The Absurdity of Trying to Be Creative: An Interview with Buddy Nielsen of Senses Fail

by | Oct 21, 2022 | MUSIC

Formed in 2001, Senses Fail have been a staple of the emo scene for over two decades. The group hails from the emo mecca of the world, New Jersey (home to similar aughts royalty Saves The Day, Midtown, My Chemical Romance, and Thursday), and have a penchant for making your head turn with poppier songs that have darker themes, while their darker-sounding numbers can surprise you with an uplifting message. The band has blazed their own trail in a genre that can often seem like cookie-cutter (even if it’s anything but). In advance of coming to Richmond for a show at The Broadberry in support of their eighth studio album, Hell Is In Your Head, frontman Buddy Nielsen chatted with us about the band’s Richmond ties, time-machine wisdom you’d give to your younger self, and — you guessed it — “Pinocchio.”

It’s been a hot minute since we’ve gotten to see Senses Fail in Richmond. 13 years, to be exact. What brought you back to our city for the show at The Broadberry in November?

Generally, I think we’re mostly playing towards the Atlantic coast or just going up to D.C., and on this one, because we had just done The NorVA with Rise Against, we just, for whatever reason, decided not to play the D.C. metro area. We still wanted to do something to get through up through the east coast. So this worked out. God, I can’t believe it’s actually been that long. That’s crazy.

What is it like playing in a city you’ve either never played, or it’s been a while since you’ve been back to?

We don’t really change much. When we go on tour, we have a plan for the tour, and have a show plan and everything. So we do that everywhere. Before we go on stage, it’s more fun exploring the city, or re-exploring the city. That’s where I find the biggest difference, or the most excitement. Because the show is the show. I think a lot of people end up having to travel from Richmond, because while it does get a lot of shows, there are a lot of cities that are close enough to where people will drive.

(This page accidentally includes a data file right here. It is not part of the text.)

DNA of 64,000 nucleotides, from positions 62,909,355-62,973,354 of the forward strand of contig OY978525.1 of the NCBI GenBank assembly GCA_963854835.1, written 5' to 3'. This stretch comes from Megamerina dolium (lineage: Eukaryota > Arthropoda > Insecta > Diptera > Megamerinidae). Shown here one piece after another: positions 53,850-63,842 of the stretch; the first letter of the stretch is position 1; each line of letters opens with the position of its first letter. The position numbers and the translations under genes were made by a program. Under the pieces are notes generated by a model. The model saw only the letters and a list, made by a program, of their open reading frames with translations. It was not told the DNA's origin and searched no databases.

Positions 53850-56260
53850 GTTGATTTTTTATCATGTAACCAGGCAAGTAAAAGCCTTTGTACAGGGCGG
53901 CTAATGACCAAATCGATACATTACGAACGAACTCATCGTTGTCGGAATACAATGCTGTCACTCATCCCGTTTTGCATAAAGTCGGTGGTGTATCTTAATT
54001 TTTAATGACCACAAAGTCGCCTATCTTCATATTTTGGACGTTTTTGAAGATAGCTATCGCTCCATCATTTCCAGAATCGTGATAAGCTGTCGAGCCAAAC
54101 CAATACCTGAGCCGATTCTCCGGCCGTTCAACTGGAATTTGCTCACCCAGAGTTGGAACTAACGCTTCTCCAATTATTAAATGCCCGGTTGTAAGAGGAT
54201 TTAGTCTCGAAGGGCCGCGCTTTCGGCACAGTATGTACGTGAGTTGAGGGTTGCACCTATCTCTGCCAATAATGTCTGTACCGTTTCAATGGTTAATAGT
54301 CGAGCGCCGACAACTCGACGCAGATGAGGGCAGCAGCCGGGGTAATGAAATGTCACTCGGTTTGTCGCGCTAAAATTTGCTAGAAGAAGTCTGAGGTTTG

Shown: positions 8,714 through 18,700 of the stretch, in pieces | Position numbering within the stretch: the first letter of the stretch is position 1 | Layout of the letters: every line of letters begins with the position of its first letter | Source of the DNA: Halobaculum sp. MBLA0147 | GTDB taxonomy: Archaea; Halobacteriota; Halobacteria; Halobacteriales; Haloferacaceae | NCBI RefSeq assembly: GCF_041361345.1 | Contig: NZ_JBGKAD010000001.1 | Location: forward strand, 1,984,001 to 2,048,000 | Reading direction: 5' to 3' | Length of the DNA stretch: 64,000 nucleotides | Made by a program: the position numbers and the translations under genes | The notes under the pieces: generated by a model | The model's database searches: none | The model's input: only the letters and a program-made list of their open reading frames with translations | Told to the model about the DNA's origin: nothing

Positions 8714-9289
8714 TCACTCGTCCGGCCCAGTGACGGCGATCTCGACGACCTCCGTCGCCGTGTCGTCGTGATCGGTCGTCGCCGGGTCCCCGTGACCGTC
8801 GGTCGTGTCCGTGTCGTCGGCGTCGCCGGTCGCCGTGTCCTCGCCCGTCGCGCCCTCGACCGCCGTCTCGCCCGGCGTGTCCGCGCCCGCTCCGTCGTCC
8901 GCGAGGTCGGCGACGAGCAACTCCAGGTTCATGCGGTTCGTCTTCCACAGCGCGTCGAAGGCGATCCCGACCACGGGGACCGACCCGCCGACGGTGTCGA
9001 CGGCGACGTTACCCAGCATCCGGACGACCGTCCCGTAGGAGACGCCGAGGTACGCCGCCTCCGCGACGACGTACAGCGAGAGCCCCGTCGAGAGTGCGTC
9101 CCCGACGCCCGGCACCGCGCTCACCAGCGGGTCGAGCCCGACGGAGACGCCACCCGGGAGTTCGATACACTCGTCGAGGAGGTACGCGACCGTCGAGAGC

I do think there is a handful of people that probably have definitely seen us within the last 13 years. [With] Warped Tour and some of the bigger tours that we’ve done, I would almost guarantee it.

We end up in Richmond a lot on days off. It’s cool. And I’m excited, too, because we used to play Richmond all the time. We used to play Alleykatz, a lot. That was the place that we came up playing at, until the early… the teens? We don’t always entirely make the decisions. Our booking agent will give us options, and be like “Do you want to play Richmond, or do you want to go up to D.C./Baltimore?”

I’m excited because I love being in Richmond, there’s some of my favorite coffee spots in Richmond. Our merch guy grew up there, and also our driver who drives us a lot. So, we have a really good, local network of people that always take care of us when we come through.

Photo by Cameron Giles, via Senses Fail/Facebook.

Every band has had an embarrassing or interesting reason they’ve had to cancel a show. It’s never a goal to do so, but in retrospect, what’s the most comical reason you guys have ever had to cancel a gig?

[Laughs] I was incredibly hungover one time, like to the point where I was not functional. I, could, not, function. I had to cancel. This was 2007 or something, 2008, when I was pretty young. I was so incredibly hungover that I couldn’t play the show. It was absolutely embarrassing. I think everybody was very upset with me, and I was like, “Yeah, man, it’s going to be terrible.” It might have been a combination of being sick… but the only reason I was sick was because I was hungover.

Senses Fail has had a lot of lineup changes over the years; there’s bound to be pros and cons that come along with that. What’s been the good and the bad with having someone new on board, and having a member leave?